ABCs of Baking: G for Gluten

Even now, after a huge increase in conversations around gluten, some of you are likely still wondering, “What is gluten, anyway?” Gluten is the protein found in wheat, barley, rye, and other grains that helps foods maintain their shape by acting like a glue that holds them together. A lot of the most delicious foods contain gluten, which can be a problem since more and more people have developed gluten sensitivities in recent years. Thankfully, there are some amazing alternatives to wheat flour that give you incredibly tasty treats that you would swear contain gluten. Let’s dig in!

To replace the gluten in recipes, you simply need a magical combination of gluten-free flours that are a combination of whole grain gluten-free flour (such as sorghum or rice flours) and starch flours (such as cassava or tapioca flours). A general guideline is that you want to have 2 parts whole grain and 1 part starch. And, to mimic the binding nature of gluten, you’ll want to add a thickener. There are several options for this including xanthan gum, ground chia seeds, psyllium husks, and ground flaxseeds.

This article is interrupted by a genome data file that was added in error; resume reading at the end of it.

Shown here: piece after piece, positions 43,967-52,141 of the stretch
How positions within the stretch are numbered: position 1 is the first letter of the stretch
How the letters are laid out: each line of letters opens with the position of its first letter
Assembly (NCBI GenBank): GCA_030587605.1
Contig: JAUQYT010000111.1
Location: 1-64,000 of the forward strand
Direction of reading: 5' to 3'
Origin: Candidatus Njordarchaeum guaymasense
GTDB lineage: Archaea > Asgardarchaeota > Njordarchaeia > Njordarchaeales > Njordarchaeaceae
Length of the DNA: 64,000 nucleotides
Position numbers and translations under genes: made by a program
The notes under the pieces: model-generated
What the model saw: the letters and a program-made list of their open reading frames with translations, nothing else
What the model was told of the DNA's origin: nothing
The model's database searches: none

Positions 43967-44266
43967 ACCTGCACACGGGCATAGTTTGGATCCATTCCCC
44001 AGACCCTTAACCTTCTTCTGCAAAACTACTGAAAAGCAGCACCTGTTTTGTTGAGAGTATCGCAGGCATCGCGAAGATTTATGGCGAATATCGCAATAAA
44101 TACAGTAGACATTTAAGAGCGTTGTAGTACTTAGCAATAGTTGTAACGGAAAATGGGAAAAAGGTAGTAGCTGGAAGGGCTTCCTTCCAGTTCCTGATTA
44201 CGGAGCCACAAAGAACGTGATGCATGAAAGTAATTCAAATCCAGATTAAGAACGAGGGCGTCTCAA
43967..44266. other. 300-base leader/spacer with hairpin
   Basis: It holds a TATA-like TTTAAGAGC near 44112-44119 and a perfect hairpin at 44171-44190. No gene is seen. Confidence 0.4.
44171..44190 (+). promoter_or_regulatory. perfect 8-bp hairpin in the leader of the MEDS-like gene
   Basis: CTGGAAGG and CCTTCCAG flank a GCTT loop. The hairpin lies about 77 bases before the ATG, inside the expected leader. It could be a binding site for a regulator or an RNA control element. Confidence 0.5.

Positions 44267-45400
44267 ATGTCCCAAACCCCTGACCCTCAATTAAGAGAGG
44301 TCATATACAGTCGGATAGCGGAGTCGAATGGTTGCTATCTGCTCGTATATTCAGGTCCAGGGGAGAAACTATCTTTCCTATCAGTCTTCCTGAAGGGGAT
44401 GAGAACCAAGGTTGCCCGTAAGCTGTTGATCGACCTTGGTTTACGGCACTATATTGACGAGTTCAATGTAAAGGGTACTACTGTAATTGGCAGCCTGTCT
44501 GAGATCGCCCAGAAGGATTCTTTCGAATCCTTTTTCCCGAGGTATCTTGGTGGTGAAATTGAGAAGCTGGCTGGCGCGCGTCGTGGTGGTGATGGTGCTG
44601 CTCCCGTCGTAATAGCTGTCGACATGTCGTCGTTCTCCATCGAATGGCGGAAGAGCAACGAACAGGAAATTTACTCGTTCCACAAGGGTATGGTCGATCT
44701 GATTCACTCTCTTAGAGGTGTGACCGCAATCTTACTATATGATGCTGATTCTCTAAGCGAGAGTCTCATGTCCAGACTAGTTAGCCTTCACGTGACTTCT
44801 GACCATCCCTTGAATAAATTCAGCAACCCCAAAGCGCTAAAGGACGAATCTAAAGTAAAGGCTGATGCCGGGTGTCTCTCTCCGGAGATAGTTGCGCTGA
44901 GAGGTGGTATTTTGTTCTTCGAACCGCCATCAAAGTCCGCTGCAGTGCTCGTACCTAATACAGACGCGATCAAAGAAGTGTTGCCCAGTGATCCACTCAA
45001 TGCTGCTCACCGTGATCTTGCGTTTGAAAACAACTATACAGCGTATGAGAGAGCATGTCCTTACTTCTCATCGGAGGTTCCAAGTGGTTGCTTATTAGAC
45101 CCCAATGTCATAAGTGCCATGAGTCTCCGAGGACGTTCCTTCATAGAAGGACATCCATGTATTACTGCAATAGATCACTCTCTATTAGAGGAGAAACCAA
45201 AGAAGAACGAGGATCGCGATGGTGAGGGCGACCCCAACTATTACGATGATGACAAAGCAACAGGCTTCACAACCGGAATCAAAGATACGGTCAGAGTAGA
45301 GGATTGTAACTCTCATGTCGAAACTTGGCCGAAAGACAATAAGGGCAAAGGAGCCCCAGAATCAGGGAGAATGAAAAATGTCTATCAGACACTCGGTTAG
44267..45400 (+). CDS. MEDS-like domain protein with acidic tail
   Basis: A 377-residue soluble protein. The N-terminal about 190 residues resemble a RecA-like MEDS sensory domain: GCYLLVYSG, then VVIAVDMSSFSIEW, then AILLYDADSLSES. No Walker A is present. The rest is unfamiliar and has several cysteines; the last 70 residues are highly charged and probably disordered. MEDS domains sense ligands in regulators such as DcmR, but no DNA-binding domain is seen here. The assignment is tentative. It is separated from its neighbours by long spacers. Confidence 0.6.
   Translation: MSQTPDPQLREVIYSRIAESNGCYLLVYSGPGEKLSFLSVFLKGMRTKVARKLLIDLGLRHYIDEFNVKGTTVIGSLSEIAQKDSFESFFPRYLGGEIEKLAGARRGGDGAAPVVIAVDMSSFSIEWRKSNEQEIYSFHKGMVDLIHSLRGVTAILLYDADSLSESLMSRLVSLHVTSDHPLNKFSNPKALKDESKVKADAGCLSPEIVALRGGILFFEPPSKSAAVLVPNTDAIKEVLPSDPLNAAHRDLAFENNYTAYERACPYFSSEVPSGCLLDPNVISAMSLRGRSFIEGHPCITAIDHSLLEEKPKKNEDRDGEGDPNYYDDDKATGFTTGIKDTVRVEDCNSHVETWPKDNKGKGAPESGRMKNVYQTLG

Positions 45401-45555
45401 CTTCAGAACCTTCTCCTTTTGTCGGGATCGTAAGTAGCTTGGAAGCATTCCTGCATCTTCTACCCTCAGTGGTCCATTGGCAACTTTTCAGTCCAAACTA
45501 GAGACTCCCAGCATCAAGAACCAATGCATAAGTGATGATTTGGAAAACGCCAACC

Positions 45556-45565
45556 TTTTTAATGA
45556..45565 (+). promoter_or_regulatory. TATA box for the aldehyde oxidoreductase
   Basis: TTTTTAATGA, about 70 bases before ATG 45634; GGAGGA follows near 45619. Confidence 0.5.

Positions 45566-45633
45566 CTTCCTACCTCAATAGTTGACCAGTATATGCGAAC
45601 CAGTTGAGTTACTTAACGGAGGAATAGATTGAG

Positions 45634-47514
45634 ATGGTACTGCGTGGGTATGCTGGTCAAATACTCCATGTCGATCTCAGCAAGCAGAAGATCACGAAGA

The great news these days is that if you don’t feel comfortable mixing your own gluten-free flour combination, there are several really great options on the market that are a 1:1 substitute.

One final tip is that when you’re mixing your gluten-free batter or dough, give it an extra 30 seconds in the mixer. Contrary to regular baked goods, you don’t have to worry about overmixing and making your product rubbery. In gluten-free baking, the longer you mix, the more structure that gets built and the closer your treats will be to the original recipe.

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